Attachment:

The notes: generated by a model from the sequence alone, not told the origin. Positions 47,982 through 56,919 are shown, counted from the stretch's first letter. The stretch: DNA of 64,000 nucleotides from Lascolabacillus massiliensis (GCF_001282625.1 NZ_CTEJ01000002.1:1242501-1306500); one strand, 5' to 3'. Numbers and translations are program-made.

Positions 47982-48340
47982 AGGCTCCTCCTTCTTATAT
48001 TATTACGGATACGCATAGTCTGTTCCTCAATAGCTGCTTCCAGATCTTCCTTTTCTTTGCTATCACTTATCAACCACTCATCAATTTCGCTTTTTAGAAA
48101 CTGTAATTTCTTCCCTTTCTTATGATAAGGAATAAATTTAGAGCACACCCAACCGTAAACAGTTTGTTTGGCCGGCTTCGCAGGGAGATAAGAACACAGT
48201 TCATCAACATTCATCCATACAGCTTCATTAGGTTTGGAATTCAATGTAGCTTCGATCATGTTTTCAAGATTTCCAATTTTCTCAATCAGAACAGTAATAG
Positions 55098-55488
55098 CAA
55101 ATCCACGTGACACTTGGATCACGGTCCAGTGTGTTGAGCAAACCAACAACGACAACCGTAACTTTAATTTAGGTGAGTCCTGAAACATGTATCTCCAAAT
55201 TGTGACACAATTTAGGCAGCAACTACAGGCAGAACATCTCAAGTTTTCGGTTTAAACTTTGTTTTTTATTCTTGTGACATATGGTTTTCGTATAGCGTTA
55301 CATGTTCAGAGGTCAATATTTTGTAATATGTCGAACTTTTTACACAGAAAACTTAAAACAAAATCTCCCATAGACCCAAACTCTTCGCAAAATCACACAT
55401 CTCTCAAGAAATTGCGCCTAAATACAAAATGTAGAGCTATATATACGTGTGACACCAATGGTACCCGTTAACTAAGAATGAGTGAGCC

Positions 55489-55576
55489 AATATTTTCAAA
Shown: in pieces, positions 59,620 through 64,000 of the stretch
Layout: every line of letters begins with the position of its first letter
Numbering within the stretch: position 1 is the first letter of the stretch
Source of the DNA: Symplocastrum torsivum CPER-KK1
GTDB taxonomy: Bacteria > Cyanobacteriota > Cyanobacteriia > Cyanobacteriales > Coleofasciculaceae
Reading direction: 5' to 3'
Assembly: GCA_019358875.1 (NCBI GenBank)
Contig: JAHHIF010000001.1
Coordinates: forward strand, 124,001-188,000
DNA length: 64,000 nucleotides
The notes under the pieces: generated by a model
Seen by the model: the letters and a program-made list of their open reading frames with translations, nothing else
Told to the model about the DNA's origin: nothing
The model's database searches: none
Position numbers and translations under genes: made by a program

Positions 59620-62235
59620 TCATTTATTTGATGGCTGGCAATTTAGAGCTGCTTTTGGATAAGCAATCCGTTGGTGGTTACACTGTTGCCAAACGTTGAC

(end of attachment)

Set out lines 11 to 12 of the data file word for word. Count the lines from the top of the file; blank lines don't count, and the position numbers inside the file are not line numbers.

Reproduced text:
55301 CATGTTCAGAGGTCAATATTTTGTAATATGTCGAACTTTTTACACAGAAAACTTAAAACAAAATCTCCCATAGACCCAAACTCTTCGCAAAATCACACAT
55401 CTCTCAAGAAATTGCGCCTAAATACAAAATGTAGAGCTATATATACGTGTGACACCAATGGTACCCGTTAACTAAGAATGAGTGAGCC